# Backtracking

April 01, 2021

## Subsets

78. Subsets

medium | Accept. 80% | 力扣中文站

Given an integer array nums of unique elements, return all possible subsets.

Example:
Input: nums = [1,2,3]
Output: [[],[1],[2],[1,2],[3],[1,3],[2,3],[1,2,3]]
fun subsets(nums: IntArray): List<List<Int>> {
val ret = mutableListOf<List<Int>>()
val list = mutableListOf<Int>()

fun dfs(i: Int) {
// i also corresponds with the current level
// of the search tree.
if (i == nums.size) {
// We've gotton to bottom of the search tree.
// Report the answer by first creating a copy.
return
}

// We make the choice of taking the current element.
dfs(i + 1)

// Backtrack: undo the previous choice
list.removeAt(list.size - 1)    dfs(i + 1)
}

dfs(0)
return ret
}

Notice the two recursive calls in the dfs procedure correspond with the two branches on each level of the decision tree.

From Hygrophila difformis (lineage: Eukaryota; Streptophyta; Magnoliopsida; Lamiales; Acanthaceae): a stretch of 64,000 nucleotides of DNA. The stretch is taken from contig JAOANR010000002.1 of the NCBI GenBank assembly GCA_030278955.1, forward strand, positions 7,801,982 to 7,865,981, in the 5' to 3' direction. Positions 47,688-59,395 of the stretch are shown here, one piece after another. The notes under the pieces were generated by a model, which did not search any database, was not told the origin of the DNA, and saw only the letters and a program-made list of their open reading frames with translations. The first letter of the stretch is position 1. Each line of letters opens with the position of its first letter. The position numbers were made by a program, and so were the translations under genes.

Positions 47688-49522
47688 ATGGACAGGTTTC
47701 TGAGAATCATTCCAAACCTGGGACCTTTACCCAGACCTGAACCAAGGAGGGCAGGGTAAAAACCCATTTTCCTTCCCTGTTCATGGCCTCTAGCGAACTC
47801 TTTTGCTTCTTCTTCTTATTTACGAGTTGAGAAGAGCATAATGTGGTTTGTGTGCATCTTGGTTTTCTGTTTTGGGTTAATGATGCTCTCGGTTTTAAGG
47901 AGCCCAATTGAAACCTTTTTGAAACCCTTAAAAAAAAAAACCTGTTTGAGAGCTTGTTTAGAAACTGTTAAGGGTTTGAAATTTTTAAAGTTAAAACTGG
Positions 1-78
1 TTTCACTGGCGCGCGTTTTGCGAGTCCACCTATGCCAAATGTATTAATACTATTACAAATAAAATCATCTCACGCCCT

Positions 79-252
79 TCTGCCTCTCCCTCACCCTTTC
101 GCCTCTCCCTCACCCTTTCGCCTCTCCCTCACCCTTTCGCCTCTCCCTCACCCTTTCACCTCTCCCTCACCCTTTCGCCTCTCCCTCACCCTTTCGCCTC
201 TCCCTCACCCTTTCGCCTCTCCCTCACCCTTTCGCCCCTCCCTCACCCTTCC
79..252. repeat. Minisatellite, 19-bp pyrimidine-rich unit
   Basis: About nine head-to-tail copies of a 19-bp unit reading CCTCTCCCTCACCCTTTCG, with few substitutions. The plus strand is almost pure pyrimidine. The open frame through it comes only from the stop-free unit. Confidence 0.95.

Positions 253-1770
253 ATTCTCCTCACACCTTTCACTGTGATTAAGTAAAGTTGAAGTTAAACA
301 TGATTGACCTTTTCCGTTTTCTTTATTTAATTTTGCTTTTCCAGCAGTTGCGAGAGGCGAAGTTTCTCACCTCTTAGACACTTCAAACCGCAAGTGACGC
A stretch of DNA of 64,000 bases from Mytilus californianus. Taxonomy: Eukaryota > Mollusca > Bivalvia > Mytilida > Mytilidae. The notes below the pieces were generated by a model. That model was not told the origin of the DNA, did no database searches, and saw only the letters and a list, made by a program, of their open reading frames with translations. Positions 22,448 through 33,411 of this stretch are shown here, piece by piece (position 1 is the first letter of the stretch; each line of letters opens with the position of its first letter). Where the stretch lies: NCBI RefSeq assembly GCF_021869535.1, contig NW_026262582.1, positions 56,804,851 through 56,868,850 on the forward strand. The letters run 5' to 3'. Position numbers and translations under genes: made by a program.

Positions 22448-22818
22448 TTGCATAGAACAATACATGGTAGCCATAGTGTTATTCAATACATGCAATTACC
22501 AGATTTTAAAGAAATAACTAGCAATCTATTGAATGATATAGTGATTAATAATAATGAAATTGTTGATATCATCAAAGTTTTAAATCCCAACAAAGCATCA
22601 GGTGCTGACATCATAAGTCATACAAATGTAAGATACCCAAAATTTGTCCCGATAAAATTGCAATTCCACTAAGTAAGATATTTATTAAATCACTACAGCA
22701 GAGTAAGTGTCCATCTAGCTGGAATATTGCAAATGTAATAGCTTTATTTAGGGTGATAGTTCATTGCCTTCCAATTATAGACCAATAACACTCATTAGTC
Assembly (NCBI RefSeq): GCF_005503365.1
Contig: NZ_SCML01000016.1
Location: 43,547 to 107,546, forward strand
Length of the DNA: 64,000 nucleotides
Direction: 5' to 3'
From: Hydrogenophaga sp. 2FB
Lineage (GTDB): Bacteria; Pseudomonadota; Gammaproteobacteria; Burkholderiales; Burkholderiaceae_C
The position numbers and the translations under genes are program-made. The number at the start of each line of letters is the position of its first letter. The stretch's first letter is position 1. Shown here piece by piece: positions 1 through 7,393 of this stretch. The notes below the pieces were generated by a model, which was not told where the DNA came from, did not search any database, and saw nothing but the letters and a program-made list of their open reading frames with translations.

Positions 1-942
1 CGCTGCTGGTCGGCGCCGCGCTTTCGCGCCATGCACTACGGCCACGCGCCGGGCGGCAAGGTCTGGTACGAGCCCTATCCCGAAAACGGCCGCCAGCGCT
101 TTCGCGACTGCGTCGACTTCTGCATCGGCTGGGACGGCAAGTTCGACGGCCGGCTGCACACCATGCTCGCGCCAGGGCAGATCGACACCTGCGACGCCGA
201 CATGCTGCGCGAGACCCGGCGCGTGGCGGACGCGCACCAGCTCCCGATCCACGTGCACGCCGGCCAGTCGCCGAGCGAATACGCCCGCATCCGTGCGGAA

## Permutations

fun permute(nums: IntArray): List<List<Int>> {
val ret = mutableListOf<List<Int>>()
val list = mutableListOf<Int>()

fun dfs() {
if (list.size == nums.size) {
ret += list.toList()
return
}
for (n in nums) {
if (n in list) continue
list += n
dfs()
list.removeAt(list.size - 1)    }
}

dfs()
return ret
}

I usually stick with Java for LeetCode solutions. Recently, I feel Kotlin also shines in this area. For example, Java solutions of these backtracking problems require either storing some of the inputs in class fields, which, IMO, is poor programming style, or passing a long list of arguments to the dfs method, which obscures the algorithm a bit. With Kotlin, the code is concise and full of substance without being as gimmicky as Python.

## References

• Skiena, Steven S.. “Chapter 9. Combinatorial Search.” The Algorithm Design Manual. Switzerland, Springer International Publishing, 2020.